The United Nations is urging local government pension schemes (LGPS) to divest from companies linked to Israel’s settlements in the West Bank and East Jerusalem – which are illegal under international law.
Professor Michael Lynk, the UN’s special rapporteur on human rights in occupied Palestinian territories, says that even investing in firms with “indirect” links to the settlements would “violate” the pension schemes’ ethical obligations.
The LGPS – which are responsible for the pensions of hundreds of thousands of Scots council workers – say they take human rights issues “seriously” and have a policy of engagement with companies rather than divestment. The funds are legally bound to get the best returns for investors.
The Ferret previously revealed that Strathclyde Pension Fund (SPF) and Lothian Pension Fund (LPF) had links to companies listed by the UN for involvement with Israeli settlements in the West Bank. The UN’s blacklist named 112 companies acting in violation of “internal law and UN decisions”.
Both the SPF and LPF currently invest in Booking Holdings Inc, whose Dutch subsidiary, Booking.com, has business links to the occupied territories. Both council funds have been criticised for investing in arms companies trading with Israel.
Now Professor Lynk, an expert appointed by the UN Human Rights Council to monitor the human rights situation in Israeli settlements, has claimed that “85 per cent of LGPS funds whose investments could be ascertained have holdings in enterprises included in this UN Database.”
In a letter sent to LGPS the associate human rights professor at Western University, Canada, said that pension funds should “extricate themselves from any direct and indirect involvement with the settlement economy”.
Referring to the “relentless growth” of Israel’s settlements “in defiance of international law”, Lynk argued it was “imperative that investors accept their international responsibilities.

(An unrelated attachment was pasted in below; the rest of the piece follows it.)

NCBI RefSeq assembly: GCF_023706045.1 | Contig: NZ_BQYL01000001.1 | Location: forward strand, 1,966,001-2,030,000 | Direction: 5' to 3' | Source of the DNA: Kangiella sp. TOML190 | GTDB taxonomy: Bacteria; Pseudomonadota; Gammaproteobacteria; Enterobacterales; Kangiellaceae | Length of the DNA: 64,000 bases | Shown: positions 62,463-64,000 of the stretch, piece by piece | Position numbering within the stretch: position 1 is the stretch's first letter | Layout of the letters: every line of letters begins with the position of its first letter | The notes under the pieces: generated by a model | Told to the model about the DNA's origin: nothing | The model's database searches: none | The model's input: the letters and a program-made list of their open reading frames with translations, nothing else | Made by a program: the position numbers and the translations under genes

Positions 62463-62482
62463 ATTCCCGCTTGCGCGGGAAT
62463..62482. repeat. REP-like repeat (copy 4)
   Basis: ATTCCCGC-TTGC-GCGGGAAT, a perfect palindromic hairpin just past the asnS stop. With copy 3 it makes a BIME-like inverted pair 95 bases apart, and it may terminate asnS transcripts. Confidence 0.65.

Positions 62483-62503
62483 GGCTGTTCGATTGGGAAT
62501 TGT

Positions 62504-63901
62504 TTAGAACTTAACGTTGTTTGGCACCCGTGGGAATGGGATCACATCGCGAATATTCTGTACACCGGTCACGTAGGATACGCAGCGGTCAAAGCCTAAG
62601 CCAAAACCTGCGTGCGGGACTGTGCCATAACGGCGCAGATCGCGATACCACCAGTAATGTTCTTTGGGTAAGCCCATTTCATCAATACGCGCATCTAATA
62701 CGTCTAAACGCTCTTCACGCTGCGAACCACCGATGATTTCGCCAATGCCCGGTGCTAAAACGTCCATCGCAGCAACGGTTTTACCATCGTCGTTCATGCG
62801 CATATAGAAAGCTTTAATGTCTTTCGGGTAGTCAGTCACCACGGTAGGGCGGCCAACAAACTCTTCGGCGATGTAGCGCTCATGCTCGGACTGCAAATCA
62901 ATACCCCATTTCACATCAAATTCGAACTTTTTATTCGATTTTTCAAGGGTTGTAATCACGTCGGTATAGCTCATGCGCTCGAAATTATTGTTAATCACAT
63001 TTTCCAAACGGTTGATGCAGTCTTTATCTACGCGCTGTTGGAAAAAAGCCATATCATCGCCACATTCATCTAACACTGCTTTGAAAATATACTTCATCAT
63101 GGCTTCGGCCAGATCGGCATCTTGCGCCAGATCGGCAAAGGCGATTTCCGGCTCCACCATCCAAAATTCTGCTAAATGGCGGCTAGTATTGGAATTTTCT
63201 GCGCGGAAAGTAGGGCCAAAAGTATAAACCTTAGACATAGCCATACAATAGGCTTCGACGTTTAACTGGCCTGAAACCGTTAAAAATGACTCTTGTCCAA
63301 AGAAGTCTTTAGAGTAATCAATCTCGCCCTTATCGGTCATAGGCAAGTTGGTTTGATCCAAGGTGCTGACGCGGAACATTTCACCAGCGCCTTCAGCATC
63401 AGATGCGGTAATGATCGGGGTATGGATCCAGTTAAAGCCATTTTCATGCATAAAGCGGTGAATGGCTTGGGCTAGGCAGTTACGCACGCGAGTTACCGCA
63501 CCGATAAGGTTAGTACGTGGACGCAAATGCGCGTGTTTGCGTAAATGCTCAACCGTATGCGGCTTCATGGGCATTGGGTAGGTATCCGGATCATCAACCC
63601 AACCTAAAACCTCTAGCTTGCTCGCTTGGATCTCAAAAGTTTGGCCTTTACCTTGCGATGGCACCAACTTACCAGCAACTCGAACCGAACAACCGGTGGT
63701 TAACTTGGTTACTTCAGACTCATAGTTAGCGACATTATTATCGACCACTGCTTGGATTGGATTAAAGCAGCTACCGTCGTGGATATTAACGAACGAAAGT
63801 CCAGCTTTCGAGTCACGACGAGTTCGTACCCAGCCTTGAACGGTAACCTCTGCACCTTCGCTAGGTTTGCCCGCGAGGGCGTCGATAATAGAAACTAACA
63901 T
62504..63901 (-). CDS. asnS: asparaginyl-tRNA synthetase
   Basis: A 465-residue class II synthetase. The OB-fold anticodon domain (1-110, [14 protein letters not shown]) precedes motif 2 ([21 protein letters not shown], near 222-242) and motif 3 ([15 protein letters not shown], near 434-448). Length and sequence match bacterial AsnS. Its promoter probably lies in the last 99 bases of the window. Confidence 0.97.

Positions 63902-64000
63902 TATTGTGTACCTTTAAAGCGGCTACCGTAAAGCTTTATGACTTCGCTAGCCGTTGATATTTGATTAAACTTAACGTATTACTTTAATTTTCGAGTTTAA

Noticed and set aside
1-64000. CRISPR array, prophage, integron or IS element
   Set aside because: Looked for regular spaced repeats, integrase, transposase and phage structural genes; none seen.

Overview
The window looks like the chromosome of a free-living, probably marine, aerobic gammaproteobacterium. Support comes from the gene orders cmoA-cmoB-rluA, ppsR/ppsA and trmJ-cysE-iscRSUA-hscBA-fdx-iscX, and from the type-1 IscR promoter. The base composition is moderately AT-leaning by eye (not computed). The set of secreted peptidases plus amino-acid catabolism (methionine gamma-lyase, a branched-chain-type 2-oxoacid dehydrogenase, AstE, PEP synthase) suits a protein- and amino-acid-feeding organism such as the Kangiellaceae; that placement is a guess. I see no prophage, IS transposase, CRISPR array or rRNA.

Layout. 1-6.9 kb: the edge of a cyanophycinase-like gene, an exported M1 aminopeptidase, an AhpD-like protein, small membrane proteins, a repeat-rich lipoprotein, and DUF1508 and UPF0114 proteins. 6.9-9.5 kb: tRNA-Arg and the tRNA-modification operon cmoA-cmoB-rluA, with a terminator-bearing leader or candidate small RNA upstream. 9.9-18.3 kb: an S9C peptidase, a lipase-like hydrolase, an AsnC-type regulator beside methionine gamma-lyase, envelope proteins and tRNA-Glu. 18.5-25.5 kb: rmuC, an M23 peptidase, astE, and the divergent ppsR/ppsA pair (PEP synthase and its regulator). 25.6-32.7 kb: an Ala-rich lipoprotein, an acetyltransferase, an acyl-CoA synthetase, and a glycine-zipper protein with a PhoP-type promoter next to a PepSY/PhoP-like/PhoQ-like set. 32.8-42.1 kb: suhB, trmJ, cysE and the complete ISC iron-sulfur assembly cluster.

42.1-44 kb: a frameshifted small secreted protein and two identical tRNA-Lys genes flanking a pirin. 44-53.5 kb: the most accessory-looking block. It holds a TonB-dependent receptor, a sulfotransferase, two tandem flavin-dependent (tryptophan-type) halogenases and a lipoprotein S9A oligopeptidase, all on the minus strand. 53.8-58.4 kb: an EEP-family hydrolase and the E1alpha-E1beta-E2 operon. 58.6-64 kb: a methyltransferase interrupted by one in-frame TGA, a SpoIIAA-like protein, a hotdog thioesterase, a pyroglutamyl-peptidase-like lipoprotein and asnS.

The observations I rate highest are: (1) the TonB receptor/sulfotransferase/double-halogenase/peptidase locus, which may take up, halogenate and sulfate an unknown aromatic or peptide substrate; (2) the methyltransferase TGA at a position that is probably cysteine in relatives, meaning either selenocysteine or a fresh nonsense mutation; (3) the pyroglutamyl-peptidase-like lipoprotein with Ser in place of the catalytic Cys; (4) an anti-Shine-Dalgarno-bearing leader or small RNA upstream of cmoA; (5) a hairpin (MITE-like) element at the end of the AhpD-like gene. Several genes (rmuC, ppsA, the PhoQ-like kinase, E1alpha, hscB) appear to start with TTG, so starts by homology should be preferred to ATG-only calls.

He added: “Pension funds have a duty to act ethically and not to be involved in social harm. Pension investments with companies that are engaged, directly or indirectly, with the illegal Israeli settlements on occupied Palestinian territory violate these ethical duties and entrench an unjust situation.”
Lynk’s concerns were echoed by Mick Napier, of the Scottish Palestine Solidarity Campaign (SPSC), who said that after lobbying council funds for years the human rights group had concluded they are “virtually human rights-free zones”.
Napier added: “Some Scottish local authority pension funds have divested from companies who profit from the Israeli occupation economy after campaigning by Time to Divest. Dropping all companies listed on the 112-strong database will be an important step towards Scottish local authority pension funds abiding by their ethical investment policies.”
In reply a spokesman for SPF confirmed it had links to one of the companies named in the UN’s list. They said: “The only interest Strathclyde has in any of the companies on the UN list is through a parent company. It will ask the portfolio manager to engage with the company and investigate.
“The fund is also a member of the Local Authority Pension Fund Forum, which is using the UN report as part of its engagement with companies operating in the Israeli settlements/occupied Palestinian territory.”
The LPF said it was often “challenged” about its approach to responsible investment and these issues are “considered in great detail”. The fund’s policy is not to divest, a spokesperson explained, not least because this could lead to legal challenges.
They added that environmental and social issues can affect the financial performance of companies and that the fund “integrates them into the decision-making processes”.
“By engaging with the companies in which it (LPF) owns shares, it strives to improve the sustainability of corporate strategy to the benefit of shareholders, and to the benefit of wider society,” the spokesperson added. “In contrast, a policy of disinvestment merely passes shares to potentially less responsible share owners, who are less likely to hold management to account. This achieves nothing in terms of sustainability.”
A row broke out in April – as reported by The Ferret – after the SPSC accused the SPF of hiding controversial investments by switching from direct shares in “problematic” companies into a type of holding called pooled funds.
In July Norway’s largest pension fund KLP divested from 16 firms listed in the UN database over their involvement with Israeli settlements in the occupied West Bank.
Booking Holdings Inc and Booking.com were asked to comment.
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